BACKGROUND: Plasmodium falciparum resistance to chloroquine (CQ) and sulfadoxine-pyrimethamine (SP) has historically posed a major threat to malaria control throughout the world. The country of Angola officially replaced CQ with artemisinin-based combination therapy (ACT) as a first-line treatment in 2006, but malaria cases and deaths have recently been rising. Many classic resistance mutations are relevant for the efficacy of currently available drugs, making it important to continue monitoring their frequency in Angola.METHODS: Plasmodium falciparum DNA was sampled from the blood of 50 hospital patients in Cabinda, Angola from October-December of 2018. Each infection was genotyped for 13 alleles in the genes crt, mdr1, dhps, dhfr, and kelch13, which are collectively involved in resistance to six common anti-malarials. To compare frequency patterns over time, P. falciparum genotype data were also collated from studies published from across Angola in the last two decades.RESULTS: The two most important alleles for CQ resistance, crt 76T and mdr1 86Y, were found at respective frequencies of 71.4% and 6.5%. Historical data suggest that mdr1 N86 has been steadily replacing 86Y throughout Angola in the last decade, while the frequency of crt 76T has been more variable across studies. Over a third of new samples from Cabinda were 'quintuple mutants' for SP resistance in dhfr/dhps, with a sixth mutation at dhps A581G present at 9.6% frequency. The markers dhfr 51I, dhfr 108N, and dhps 437G have been nearly fixed in Angola since the early 2000s, whereas dhfr 59R may have risen to high frequency more recently. Finally, no non-synonymous polymorphisms were detected in kelch13, which is involved in artemisinin resistance in Southeast Asia.CONCLUSIONS: Genetic markers of P. falciparum resistance to CQ are likely declining in frequency in Angola, consistent with the official discontinuation of CQ in 2006. The high frequency of multiple genetic markers of SP resistance is consistent with the continued public and private use of SP. In the future, more complete haplotype data from mdr1, dhfr, and dhps will be critical for understanding the changing efficacy of multiple anti-malarial drugs. These data can be used to support effective drug policy decisions in Angola.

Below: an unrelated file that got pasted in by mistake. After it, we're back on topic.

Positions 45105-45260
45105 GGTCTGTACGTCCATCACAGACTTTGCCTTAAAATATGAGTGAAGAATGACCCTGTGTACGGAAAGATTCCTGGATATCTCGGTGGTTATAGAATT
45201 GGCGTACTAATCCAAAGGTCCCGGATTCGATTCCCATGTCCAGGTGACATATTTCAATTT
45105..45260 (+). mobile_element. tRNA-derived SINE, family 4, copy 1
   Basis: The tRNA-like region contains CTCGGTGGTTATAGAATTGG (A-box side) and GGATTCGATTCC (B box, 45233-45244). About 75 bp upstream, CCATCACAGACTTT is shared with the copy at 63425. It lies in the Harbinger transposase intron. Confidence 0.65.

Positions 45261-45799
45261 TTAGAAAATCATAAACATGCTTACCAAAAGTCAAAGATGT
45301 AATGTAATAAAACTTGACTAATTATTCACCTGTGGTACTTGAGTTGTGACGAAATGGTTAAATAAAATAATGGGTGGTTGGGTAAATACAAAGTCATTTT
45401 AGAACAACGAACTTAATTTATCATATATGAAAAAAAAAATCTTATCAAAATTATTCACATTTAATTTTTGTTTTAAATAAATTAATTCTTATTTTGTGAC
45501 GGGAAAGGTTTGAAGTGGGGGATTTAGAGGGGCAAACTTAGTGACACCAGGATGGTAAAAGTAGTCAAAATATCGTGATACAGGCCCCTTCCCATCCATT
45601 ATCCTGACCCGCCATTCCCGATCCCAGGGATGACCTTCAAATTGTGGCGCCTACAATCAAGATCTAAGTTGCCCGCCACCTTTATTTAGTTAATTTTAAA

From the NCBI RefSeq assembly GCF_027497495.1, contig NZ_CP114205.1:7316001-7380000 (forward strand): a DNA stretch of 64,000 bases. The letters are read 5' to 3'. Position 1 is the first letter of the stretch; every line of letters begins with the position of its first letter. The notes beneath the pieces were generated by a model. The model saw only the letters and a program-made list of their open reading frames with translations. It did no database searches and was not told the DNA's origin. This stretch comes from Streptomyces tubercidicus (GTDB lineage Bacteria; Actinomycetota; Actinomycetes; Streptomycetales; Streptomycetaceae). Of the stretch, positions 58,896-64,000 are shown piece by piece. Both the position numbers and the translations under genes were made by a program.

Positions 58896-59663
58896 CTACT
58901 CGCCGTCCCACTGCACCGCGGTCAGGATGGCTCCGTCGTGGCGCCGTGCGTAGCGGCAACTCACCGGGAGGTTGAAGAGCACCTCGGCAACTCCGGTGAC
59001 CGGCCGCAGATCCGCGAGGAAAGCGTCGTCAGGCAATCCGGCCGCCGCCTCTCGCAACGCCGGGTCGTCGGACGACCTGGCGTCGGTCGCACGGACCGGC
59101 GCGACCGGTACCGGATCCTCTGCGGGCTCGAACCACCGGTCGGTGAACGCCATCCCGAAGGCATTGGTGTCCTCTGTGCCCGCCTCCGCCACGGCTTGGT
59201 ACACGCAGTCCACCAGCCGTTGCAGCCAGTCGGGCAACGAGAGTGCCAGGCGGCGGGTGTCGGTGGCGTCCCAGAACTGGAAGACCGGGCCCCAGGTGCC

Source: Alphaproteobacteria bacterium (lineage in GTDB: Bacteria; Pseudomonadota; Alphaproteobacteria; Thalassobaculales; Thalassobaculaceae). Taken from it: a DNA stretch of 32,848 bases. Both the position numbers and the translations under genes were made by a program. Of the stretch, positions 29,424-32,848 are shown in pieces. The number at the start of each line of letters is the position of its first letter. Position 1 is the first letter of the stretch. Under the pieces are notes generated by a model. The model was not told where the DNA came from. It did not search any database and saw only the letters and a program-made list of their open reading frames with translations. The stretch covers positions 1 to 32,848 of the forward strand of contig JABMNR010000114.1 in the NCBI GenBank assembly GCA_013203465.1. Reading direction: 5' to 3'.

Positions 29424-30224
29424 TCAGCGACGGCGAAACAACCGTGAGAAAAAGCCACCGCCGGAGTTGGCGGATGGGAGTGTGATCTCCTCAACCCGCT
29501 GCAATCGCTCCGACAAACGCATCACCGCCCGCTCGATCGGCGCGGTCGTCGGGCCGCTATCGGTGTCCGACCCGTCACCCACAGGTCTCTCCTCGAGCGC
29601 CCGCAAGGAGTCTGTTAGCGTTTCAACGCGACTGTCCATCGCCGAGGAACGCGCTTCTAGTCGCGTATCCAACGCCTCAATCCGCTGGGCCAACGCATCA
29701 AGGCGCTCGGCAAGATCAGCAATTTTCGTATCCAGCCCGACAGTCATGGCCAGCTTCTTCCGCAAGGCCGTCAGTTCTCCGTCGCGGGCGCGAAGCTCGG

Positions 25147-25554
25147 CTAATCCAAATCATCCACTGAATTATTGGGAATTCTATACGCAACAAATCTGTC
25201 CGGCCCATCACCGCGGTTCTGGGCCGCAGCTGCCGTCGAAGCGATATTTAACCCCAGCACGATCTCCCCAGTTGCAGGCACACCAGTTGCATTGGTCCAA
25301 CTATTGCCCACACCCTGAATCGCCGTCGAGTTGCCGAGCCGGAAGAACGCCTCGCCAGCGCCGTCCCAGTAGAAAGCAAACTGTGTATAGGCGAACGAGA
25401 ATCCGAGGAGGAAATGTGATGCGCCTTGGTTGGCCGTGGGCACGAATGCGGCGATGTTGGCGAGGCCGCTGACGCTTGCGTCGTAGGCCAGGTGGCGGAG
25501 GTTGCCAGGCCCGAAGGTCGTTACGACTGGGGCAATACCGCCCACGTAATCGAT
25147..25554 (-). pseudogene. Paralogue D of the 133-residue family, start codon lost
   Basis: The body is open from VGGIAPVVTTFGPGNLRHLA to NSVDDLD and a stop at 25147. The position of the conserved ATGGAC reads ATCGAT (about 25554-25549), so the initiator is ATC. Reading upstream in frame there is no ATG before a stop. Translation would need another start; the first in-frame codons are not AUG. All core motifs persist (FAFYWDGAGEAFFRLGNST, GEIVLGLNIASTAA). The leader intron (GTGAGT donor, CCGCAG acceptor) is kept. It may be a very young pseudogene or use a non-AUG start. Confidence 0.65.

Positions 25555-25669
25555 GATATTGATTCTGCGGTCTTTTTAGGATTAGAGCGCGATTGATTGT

View details for DOI 10.1186/s12936-021-03713-2

    View details for PubMedID 33827587

  • A common polymorphism in the mechanosensitive ion channel PIEZO1 is associated with protection from severe malaria in humans. Proceedings of the National Academy of Sciences of the United States of America Nguetse, C. N., Purington, N. n., Ebel, E. R., Shakya, B. n., Tetard, M. n., Kremsner, P. G., Velavan, T. P., Egan, E. S. 2020


    Malaria caused by the apicomplexan parasite Plasmodium falciparum has served as a strong evolutionary force throughout human history, selecting for red blood cell polymorphisms that confer innate protection against severe disease. Recently, gain-of-function mutations in the mechanosensitive ion channel PIEZO1 were shown to ameliorate Plasmodium parasite growth, blood-brain barrier dysfunction, and mortality in a mouse model of malaria. In humans, the gain-of-function allele PIEZO1 E756del is highly prevalent and enriched in Africans, raising the possibility that it is under positive selection due to malaria. Here we used a case-control study design to test for an association between PIEZO1 E756del and malaria severity among children in Gabon. We found that the E756del variant is strongly associated with protection against severe malaria in heterozygotes. In subjects with sickle cell trait, heterozygosity for PIEZO1 E756del did not confer additive protection and homozygosity was associated with an elevated risk of severe disease, suggesting an epistatic relationship between hemoglobin S and PIEZO1 E756del. Using donor blood samples, we show that red cells heterozygous for PIEZO1 E756del are not dehydrated and can support the intracellular growth of P. falciparum similar to wild-type cells. However, surface expression of the P. falciparum virulence protein PfEMP-1 was significantly reduced in infected cells heterozygous for PIEZO1 756del, a phenomenon that has been observed with other protective polymorphisms, such as hemoglobin C. Our findings demonstrate that PIEZO1 is an important innate determinant of malaria susceptibility in humans and suggest that the mechanism of protection may be related to impaired export of P. falciparum virulence proteins.

    View details for DOI 10.1073/pnas.1919843117

    View details for PubMedID 32265284

  • High rate of adaptation of mammalian proteins that interact with Plasmodium and related parasites PLOS GENETICS Ebel, E. R., Telis, N., Venkataram, S., Petrov, D. A., Enard, D. 2017; 13 (9): e1007023